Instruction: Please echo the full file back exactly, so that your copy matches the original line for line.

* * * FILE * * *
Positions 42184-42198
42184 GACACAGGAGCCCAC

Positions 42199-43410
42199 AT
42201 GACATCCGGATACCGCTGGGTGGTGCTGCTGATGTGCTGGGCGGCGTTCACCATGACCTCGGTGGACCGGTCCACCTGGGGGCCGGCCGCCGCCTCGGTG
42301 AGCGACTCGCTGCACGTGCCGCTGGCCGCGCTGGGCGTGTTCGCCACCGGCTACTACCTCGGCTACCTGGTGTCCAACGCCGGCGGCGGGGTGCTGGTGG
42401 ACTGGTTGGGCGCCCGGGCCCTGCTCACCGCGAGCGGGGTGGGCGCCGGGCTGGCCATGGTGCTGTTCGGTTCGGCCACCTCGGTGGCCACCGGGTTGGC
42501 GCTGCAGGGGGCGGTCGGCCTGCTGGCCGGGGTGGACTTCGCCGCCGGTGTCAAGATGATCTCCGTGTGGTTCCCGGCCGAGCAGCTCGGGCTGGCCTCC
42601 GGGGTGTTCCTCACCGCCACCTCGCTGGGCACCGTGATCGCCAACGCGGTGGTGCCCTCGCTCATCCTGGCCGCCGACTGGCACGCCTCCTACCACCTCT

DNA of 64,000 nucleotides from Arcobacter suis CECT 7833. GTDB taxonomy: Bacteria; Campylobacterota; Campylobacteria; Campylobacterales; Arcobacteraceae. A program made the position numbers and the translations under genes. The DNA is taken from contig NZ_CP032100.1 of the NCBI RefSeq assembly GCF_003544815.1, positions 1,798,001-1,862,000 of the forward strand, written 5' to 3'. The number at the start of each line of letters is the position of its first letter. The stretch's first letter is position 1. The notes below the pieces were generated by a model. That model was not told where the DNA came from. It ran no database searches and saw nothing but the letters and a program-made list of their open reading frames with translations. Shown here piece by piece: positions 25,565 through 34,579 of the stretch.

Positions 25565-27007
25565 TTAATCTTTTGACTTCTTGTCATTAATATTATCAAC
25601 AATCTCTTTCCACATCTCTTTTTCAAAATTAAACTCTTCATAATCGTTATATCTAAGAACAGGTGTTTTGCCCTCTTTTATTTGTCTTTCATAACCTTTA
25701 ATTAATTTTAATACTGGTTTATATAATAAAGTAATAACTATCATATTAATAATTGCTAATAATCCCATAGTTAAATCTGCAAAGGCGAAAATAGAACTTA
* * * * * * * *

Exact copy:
Positions 42184-42198
42184 GACACAGGAGCCCAC

Positions 42199-43410
42199 AT
42201 GACATCCGGATACCGCTGGGTGGTGCTGCTGATGTGCTGGGCGGCGTTCACCATGACCTCGGTGGACCGGTCCACCTGGGGGCCGGCCGCCGCCTCGGTG
42301 AGCGACTCGCTGCACGTGCCGCTGGCCGCGCTGGGCGTGTTCGCCACCGGCTACTACCTCGGCTACCTGGTGTCCAACGCCGGCGGCGGGGTGCTGGTGG
42401 ACTGGTTGGGCGCCCGGGCCCTGCTCACCGCGAGCGGGGTGGGCGCCGGGCTGGCCATGGTGCTGTTCGGTTCGGCCACCTCGGTGGCCACCGGGTTGGC
42501 GCTGCAGGGGGCGGTCGGCCTGCTGGCCGGGGTGGACTTCGCCGCCGGTGTCAAGATGATCTCCGTGTGGTTCCCGGCCGAGCAGCTCGGGCTGGCCTCC
42601 GGGGTGTTCCTCACCGCCACCTCGCTGGGCACCGTGATCGCCAACGCGGTGGTGCCCTCGCTCATCCTGGCCGCCGACTGGCACGCCTCCTACCACCTCT

DNA of 64,000 nucleotides from Arcobacter suis CECT 7833. GTDB taxonomy: Bacteria; Campylobacterota; Campylobacteria; Campylobacterales; Arcobacteraceae. A program made the position numbers and the translations under genes. The DNA is taken from contig NZ_CP032100.1 of the NCBI RefSeq assembly GCF_003544815.1, positions 1,798,001-1,862,000 of the forward strand, written 5' to 3'. The number at the start of each line of letters is the position of its first letter. The stretch's first letter is position 1. The notes below the pieces were generated by a model. That model was not told where the DNA came from. It ran no database searches and saw nothing but the letters and a program-made list of their open reading frames with translations. Shown here piece by piece: positions 25,565 through 34,579 of the stretch.

Positions 25565-27007
25565 TTAATCTTTTGACTTCTTGTCATTAATATTATCAAC
25601 AATCTCTTTCCACATCTCTTTTTCAAAATTAAACTCTTCATAATCGTTATATCTAAGAACAGGTGTTTTGCCCTCTTTTATTTGTCTTTCATAACCTTTA
25701 ATTAATTTTAATACTGGTTTATATAATAAAGTAATAACTATCATATTAATAATTGCTAATAATCCCATAGTTAAATCTGCAAAGGCGAAAATAGAACTTA